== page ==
I’ve racked up plenty of air miles on solo trips – but I know how daunting it can be to travel alone. Heading off on holiday without your partner, family or friends for the first time is a huge deal, often fraught with worries as well as excitement.
My solo travels have taken me all over the world. I’ve got lost in Middle Eastern souks, gone trekking in New Zealand, and ticked of countless European minibreaks – all on my own. But yes, I’ve found myself tongue-tied, panicky, and in need of some solo travel advice at times. Here’s what I wish I’d known before my first trips – hopefully, it will inspire you to take the plunge too.
1. It’s ok to be anxious
Feeling nervous is completely normal: even the most seasoned solo holidaymakers get butterflies from time to time. You’re stepping outside your comfort zone: of course you’ll be anxious!
Don’t be afraid to tell other people that you’re feeling nervous – they’ll likely go out of their way to reassure you. And use it to your advantage: research has shown that a little anxiety can make you more observant and smarter – which are good attributes to have when you’re travelling alone.
It’s ok to be nervous (Alamy)
2. Start small
For your first solo holiday, start with a city minibreak or join a reputable group tour (like our very own Woman & Home trips!) to a destination you’ve always dreamed of. Start small, and enjoy every minute – so that next time you can venture further for longer. Our new cooking holiday in Sicily has no single supplements, and with everyone learning together it will be ideal for solo travellers as well as couples and groups of friends.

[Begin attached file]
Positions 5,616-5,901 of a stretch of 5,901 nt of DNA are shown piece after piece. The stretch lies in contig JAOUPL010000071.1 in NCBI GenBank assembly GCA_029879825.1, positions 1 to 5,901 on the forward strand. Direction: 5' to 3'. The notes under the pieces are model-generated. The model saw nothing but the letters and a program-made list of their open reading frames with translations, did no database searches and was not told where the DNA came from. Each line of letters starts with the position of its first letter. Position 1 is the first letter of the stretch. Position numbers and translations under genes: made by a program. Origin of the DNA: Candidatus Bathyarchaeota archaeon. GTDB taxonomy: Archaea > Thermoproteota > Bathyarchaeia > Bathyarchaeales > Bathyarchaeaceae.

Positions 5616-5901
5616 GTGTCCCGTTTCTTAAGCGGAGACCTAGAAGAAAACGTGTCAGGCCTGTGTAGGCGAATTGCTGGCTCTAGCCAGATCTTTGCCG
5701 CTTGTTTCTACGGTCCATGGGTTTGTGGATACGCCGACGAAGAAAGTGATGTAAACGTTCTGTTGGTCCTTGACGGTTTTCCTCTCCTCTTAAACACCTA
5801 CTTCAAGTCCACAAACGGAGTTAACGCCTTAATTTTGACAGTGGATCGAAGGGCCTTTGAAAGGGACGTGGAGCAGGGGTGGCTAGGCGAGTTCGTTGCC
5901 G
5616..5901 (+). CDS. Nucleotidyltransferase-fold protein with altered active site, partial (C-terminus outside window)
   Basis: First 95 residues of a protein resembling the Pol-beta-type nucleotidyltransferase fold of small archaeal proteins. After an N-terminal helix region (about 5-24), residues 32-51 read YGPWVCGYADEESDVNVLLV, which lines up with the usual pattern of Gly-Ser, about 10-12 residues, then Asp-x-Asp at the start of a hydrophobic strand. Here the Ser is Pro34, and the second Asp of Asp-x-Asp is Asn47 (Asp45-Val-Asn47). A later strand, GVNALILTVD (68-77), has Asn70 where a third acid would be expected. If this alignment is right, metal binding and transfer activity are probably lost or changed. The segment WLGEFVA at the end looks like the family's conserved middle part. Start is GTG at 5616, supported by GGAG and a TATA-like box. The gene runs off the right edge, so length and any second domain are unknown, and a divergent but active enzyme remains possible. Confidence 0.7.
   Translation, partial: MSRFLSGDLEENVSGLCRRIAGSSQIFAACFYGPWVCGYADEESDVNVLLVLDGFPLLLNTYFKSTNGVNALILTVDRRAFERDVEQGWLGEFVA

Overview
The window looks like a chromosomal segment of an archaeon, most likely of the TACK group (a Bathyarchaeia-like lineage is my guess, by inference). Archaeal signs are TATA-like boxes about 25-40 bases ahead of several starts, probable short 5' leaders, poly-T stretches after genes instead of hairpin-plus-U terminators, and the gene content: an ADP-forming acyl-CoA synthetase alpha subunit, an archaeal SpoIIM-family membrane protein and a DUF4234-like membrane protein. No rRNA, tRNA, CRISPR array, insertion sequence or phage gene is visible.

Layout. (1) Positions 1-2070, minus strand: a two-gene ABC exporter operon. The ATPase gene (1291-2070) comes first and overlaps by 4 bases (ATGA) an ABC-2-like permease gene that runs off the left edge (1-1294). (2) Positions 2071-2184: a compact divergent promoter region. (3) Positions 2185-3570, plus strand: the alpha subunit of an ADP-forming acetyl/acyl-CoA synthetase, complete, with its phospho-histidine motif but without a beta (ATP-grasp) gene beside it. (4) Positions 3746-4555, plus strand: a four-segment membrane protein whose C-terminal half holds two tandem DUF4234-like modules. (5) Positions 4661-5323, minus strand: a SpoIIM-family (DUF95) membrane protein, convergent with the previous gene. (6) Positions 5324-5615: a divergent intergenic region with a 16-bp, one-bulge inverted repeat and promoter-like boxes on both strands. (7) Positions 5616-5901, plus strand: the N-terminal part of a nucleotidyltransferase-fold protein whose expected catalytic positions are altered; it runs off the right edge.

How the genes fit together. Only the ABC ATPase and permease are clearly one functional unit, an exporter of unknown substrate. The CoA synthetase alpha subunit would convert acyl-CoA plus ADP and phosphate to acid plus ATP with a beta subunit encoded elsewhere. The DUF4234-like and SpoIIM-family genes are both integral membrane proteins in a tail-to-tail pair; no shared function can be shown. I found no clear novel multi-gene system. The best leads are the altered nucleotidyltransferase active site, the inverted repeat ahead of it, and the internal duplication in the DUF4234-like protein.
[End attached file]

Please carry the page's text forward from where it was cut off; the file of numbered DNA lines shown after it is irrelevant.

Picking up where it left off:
If you’re sitting in your hotel room on Day 1, trying to decide where to go and what to do, you run the risk of chickening out and staying by the pool all holiday. So read up on your destination before you get out there – and plan a little itinerary, which you can follow until you feel comfortable improvising.
I’ve had a few moments – mostly in big, unfamiliar cities – when I’ve felt tempted to order room service and read a book instead of facing the world outside. But making a plan – and sticking to it – will give you a well-needed boot, and remind you of all the brilliant things you’ll see on your travels.
What do you want to see on your solo holiday? (Alamy)
4. Eating out doesn’t have to be daunting
For many of us, eating out is the worst part of travelling alone – and yes, it can be pretty scary. But you’ll soon notice that people actually don’t pay much attention to you, waiters treat you nicely, and there’s something wonderfully indulgent about ordering a glass of wine and watching the world go past your table for one.
In cities, you might want to seek out restaurants in business areas – they’ll likely be full of solo diners filling their evenings on work trips, rather than romantic couples or groups of friends.
5. A few creature comforts go a long way
To make yourself feel more at ease, pack a few things to make your hotel room feel more homely. I never travel without my slippers, and have been teased mercilessly for this on many occasions! But I’ve known people who won’t leave home without a framed photo or a favourite scented candle. You know what makes you happy.
Always look after #1 (Alamy)
6. Trust your instincts
Yes, there are safety implications to travelling alone – but don’t let that put you off. Take as much care of yourself as you do at home, follow common sense, and trust your instincts.
7. Open your mind – and your mouth
It’s wonderfully easy to make friends when you’re travelling alone. You might feel shy at first, but soon you’ll be chatting to fellow holidaymakers and local people alike.
You’ll learn so much from these encounters – some of them fleeting, but sometimes the spark of a life-long friendship. At the end of your adventure you’ll feel liberated and self-sufficient.
If you’re not enjoying somewhere or something, then change it. You only have to please yourself – so be selfish! And don’t beat yourself up if you feel nervous/shy/homesick: these emotions hit everybody from time to time, so learn from what you’re feeling and move on.
Take time to watch the world go by (Alamy)
Some days, you might not feel like talking to new people or eating out alone – in which case, curl up with that novel, plug yourself into Netflix, and do whatever makes you happy. Then, when you’re strong again, you can get out exploring – feeling like you can take on the world.